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Kettlebells & weight training in Martial Arts by Jerónimo Milo
Jerónimo Milo

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Kettlebells & weight training in Martial Arts



From the practical point of view, we know that strength training for a martial artist should provide global movement skills that affect the body as a whole. The seclusion of a group of muscles should not be the aim of anybody’s planning but to use as many muscle segments in one action. Focusing on muscle isolation is like betting on the segregation of our movements, something pretty useless when practicing Martial Arts. In the combat systems, be that traditional or modern, we shouldn’t look fore more volume or separate actions in the muscle, but for the ability to be light, quick and resistant. Our movements should be efficient, generated and supported by our whole body structure.
In Martial Arts a lot has been said about different lifting methods to build power and resistance, but I personally believe that one of the most useful tools for this concept is the Kettlebell (KB). Many martial artists from the past sensed the benefit of lifting unanchored weights, similar to the KB. In Chinese martial arts we find stories within the Tai Chi Chuan style. Particularly in the Yang family they use to practice with unanchored rectangular weights. Also in other internal styles, like Bagua, they use to practice with stone balls as we see in pictures from Fu Cheng Sung. This type of work is also seen in many Karate styles, where they practiced with square pieces made from rock or wood to improve their grabs. These are some of the many lifting methods used in martial arts, but the most similar one to the KB training is the one used by Shuey Jiao (throwing Chinese method). Here we can find exercises comparable to the swing, the push press and the bent press. Within this system it is common to find a big compendium of juggling actions with the weight, everything done with the handled rectangular stones known as stone lock or iron lock.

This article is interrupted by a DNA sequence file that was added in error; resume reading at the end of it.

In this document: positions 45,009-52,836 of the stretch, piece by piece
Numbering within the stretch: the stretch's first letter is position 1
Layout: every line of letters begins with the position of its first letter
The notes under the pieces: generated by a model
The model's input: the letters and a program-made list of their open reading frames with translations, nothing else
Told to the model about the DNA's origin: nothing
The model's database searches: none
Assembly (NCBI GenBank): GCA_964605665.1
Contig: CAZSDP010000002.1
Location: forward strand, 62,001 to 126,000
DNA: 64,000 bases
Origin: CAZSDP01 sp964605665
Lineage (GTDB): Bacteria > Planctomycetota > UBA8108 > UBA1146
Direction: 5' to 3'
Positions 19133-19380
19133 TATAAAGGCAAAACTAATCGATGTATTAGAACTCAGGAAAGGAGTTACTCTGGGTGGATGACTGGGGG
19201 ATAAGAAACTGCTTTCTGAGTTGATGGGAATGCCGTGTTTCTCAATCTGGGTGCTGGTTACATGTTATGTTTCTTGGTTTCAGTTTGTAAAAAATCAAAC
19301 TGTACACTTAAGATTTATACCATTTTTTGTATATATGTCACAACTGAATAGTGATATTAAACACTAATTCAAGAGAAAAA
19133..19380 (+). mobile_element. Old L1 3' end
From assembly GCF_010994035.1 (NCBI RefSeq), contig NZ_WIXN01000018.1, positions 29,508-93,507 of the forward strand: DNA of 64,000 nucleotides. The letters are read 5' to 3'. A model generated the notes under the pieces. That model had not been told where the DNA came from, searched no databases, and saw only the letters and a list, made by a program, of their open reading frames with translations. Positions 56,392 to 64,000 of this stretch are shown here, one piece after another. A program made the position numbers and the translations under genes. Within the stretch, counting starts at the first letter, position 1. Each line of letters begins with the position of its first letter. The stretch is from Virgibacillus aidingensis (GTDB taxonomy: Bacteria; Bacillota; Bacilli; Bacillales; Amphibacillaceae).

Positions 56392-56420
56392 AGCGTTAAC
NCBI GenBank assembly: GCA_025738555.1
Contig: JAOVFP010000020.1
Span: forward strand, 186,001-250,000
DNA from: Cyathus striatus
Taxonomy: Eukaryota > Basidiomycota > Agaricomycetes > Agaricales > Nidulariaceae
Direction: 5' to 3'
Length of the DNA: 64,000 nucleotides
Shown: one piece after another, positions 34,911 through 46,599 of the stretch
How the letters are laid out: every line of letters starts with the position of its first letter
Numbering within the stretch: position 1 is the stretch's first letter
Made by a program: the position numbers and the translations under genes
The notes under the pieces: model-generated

Among the impressing amount of different methods born these years, Mike Mahler has created KB exercises specifically developed for Mixed Martial Arts. These imitate fighting movements like the duck walk, the snatch and the knee to the floor jerk, very useful to throw the opponent and for waist-down attacks. Also, Steve Cotter mixed many traditional kung fu postures to the KB training, achieving exercises that not only develop strength, but also dexterity and joints spaciousness. Many postures develop strength while stimulating our dexterity. He has also introduced methods and concepts from Chi Kung so as to make the lifting technique a much more efficient one.



Function in Martial Arts

From the utility perspective regarding the muscle actions we can say that the KB training gives a balanced and demanding workout to the martial artist extensional and bending musculature. The stimulation of the bending muscles will be useful for closure and compression techniques (mostly valued on grappling styles and on closing actions in punching styles). On the other hand, the job done on the extension part of the muscle will be useful for opening movements (necessary to strike in punching styles, but also used on grappling styles).
The constant movements with the weight will adjust and activate different stabilizing muscles, responsible of maintaining our balance under the pressure of the KB weight.

The somehow known “active rests”, when we rest under the pressure and weight of the KB, will give us the ability to regroup while maintaining a job. An important skill in fighting sports, where we are subject to many exhaustive rounds and where every breath could mark the difference between victory or defeat.